Koinonia podcast.


In the past 12-24 months, I have had a growing sense of a lack of depth with the level of theology being discussed, taught, and preached in this area (the South in general 🙂 ) and in Baptist churches in particular.   This feeling has grown as I have read more books, many of which I have read due to the Classical Christian School we have worked so hard to start.   A quote from The Paideia of God by Douglas Wilson hit the nail on the head:

. . . many of those who are involved in starting up classical and Christian schools are on their own pilgrimage.  They do not have any settled doctrinal convictions but are unsettled by that fact.  They feel rootless and unequipped to teach their children.  They have begun the process regardless, and they have constantly come up against what may be described as a fundamental theological reason why their studies seem so fruitless.  They are trying to be faithful but cannot seem to get any traction.  I have seen numerous such individuals who have begun to investigate Reformed theology precisely because their previous theology (or, more likely, lack of theology) provided an inadequate foundation for the kind of eduction they wanted to provide for their children.

But even before that, I have always been drawn to theology books and had even started reading books such as What is Reformed Theology (RC Sproul) and Systematic Theology (Gruden), as well as listening to Systematic Theology courses Reformed Theological Seminary (RTS) makes available on iTunes.  Just in the past month I have heard speakers at ACCS mention the “superficiality” of the south, and I have begun asking a few local pastors their thoughts on the topic.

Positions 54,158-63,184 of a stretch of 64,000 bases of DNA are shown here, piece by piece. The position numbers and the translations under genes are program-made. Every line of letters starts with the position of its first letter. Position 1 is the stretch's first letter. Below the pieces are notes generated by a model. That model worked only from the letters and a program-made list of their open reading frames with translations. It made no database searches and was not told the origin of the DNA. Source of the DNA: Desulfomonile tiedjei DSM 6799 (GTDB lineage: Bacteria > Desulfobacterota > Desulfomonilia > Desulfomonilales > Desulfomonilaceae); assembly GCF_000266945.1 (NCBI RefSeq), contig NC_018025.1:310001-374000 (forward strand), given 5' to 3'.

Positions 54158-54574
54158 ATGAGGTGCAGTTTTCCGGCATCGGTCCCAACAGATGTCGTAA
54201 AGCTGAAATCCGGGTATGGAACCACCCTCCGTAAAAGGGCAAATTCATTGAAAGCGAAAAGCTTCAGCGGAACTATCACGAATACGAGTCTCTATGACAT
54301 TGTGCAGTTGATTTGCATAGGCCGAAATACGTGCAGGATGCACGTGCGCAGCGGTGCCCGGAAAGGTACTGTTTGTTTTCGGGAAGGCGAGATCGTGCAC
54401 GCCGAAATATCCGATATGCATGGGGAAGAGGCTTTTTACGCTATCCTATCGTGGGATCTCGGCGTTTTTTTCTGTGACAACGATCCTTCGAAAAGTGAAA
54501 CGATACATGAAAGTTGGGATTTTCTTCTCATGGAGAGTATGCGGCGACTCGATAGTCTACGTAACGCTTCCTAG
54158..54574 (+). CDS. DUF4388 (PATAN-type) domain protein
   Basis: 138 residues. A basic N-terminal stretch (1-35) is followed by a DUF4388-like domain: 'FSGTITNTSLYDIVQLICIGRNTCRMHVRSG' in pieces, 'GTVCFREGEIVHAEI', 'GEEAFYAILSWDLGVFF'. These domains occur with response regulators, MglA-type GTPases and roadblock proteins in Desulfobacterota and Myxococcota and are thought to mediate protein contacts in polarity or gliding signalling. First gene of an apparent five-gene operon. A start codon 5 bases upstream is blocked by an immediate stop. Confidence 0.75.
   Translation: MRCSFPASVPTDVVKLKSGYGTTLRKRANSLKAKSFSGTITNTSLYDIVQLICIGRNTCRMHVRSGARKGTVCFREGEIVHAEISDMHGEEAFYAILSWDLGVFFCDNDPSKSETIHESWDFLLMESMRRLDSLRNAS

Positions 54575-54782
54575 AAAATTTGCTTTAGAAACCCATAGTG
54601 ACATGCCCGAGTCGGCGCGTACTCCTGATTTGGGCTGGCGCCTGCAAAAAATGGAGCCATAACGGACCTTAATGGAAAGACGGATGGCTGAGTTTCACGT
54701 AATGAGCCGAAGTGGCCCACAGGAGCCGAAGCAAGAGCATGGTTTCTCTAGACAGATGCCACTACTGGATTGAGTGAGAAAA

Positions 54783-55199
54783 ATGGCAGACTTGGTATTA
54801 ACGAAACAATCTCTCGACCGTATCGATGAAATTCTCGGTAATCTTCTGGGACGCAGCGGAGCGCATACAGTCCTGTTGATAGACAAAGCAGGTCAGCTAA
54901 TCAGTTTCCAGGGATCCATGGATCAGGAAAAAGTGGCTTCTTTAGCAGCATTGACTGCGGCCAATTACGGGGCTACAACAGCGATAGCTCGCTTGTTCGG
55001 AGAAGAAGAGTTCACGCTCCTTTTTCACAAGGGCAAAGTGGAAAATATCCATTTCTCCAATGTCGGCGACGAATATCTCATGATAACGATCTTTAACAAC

At any rate, I came across the following three podcasts which do a really good job of going through the history of the SBC and touch on what I would consider much deeper theology than what we typically see in today’s SBC churches.


I highly recommend listening to these, especially if you are a member of a Southern Baptist Church and if you have been searching for deeper things.   For example, one point that was brought up was the submerging of doctrine to a more pragmatic and experiential view of faith took over.  Another example is how they show the root of Baptists is a combination of English Separatists, dissatisfied Anglicans, and a desire to get back to the basics of what is taught in the Bible.  They go on to say that in every way Baptists are Protestant except in their view of Baptisms (age of accountability vs. infant), and that we can in general be called “Evangelical Calvinists” (though they point out some differences in sub-aspects of what that means.  Each of these points is discussed by leading Baptist Theologians of our day.  (I may have thought that term was an oxymoron until listening to these guys talk!  😉 )  A general sense I got is that Baptists tried to be as broad in their theology as possible while maintaining primary doctrine as taught in the Bible, but let some of the more subtle differences be settled at the family or local church level.  For example, Evangelical Calvinist as a broad term does not just mean Reformed Baptist.  (I’m still trying to get my head around all of these terms and doctrines, so if I have mischaracterized anything, I apologize!)

Even if you have not felt the same lack of depth, the podcasts are worth listening to so you can get a feel for the history of the SBC — where the organization came from (and why), some foundational beliefs, and what issues it is currently facing.

And finally, they mentioned the SBC Confession of faith, which is worth a read through as well…

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